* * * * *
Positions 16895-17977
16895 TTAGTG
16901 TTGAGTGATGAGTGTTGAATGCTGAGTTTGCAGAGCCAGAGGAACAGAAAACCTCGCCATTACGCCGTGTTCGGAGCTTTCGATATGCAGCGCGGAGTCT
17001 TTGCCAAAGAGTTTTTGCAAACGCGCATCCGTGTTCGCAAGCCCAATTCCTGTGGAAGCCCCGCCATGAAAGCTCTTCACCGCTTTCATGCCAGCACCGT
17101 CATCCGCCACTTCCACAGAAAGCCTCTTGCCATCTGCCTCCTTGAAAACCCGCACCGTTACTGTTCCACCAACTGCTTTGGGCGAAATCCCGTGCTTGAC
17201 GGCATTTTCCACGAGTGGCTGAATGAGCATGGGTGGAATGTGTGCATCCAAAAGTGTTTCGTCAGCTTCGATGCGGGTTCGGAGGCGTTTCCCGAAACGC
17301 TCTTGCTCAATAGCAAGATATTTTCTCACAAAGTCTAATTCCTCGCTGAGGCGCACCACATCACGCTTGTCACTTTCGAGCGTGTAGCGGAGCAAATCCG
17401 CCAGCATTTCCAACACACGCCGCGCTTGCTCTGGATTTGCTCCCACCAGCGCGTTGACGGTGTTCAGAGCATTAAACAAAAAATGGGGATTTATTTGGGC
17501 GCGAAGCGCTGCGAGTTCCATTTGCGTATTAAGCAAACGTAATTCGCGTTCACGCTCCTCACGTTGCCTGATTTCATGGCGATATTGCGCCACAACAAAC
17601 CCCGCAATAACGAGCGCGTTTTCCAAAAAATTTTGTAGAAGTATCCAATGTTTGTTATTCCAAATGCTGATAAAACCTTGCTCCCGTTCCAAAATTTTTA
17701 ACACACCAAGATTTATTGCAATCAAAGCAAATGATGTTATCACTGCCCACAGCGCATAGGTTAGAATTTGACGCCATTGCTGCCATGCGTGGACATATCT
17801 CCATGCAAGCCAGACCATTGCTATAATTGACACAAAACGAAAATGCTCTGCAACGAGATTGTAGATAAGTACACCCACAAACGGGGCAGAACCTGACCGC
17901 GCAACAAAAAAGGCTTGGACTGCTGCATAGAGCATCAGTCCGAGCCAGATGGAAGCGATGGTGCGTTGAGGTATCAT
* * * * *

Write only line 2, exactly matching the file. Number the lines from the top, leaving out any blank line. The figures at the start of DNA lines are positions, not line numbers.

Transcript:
16895 TTAGTG